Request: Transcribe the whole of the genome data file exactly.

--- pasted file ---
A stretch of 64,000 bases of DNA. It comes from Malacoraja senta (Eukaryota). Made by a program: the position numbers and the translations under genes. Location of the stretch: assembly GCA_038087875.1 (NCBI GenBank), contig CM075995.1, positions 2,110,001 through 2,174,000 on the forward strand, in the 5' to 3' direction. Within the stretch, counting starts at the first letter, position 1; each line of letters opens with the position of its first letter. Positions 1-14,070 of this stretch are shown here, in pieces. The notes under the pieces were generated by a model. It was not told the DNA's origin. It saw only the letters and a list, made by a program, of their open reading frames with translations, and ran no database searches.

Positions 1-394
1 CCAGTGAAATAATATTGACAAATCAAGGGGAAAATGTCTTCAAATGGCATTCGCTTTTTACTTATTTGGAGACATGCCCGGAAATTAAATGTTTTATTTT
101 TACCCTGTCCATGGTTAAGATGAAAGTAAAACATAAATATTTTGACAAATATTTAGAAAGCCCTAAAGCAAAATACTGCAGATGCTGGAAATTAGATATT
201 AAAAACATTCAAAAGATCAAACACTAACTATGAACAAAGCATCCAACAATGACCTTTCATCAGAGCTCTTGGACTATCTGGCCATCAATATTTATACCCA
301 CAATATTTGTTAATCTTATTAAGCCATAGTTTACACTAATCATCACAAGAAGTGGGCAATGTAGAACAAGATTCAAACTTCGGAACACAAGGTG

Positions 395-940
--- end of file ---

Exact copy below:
A stretch of 64,000 bases of DNA. It comes from Malacoraja senta (Eukaryota). Made by a program: the position numbers and the translations under genes. Location of the stretch: assembly GCA_038087875.1 (NCBI GenBank), contig CM075995.1, positions 2,110,001 through 2,174,000 on the forward strand, in the 5' to 3' direction. Within the stretch, counting starts at the first letter, position 1; each line of letters opens with the position of its first letter. Positions 1-14,070 of this stretch are shown here, in pieces. The notes under the pieces were generated by a model. It was not told the DNA's origin. It saw only the letters and a list, made by a program, of their open reading frames with translations, and ran no database searches.

Positions 1-394
1 CCAGTGAAATAATATTGACAAATCAAGGGGAAAATGTCTTCAAATGGCATTCGCTTTTTACTTATTTGGAGACATGCCCGGAAATTAAATGTTTTATTTT
101 TACCCTGTCCATGGTTAAGATGAAAGTAAAACATAAATATTTTGACAAATATTTAGAAAGCCCTAAAGCAAAATACTGCAGATGCTGGAAATTAGATATT
201 AAAAACATTCAAAAGATCAAACACTAACTATGAACAAAGCATCCAACAATGACCTTTCATCAGAGCTCTTGGACTATCTGGCCATCAATATTTATACCCA
301 CAATATTTGTTAATCTTATTAAGCCATAGTTTACACTAATCATCACAAGAAGTGGGCAATGTAGAACAAGATTCAAACTTCGGAACACAAGGTG

Positions 395-940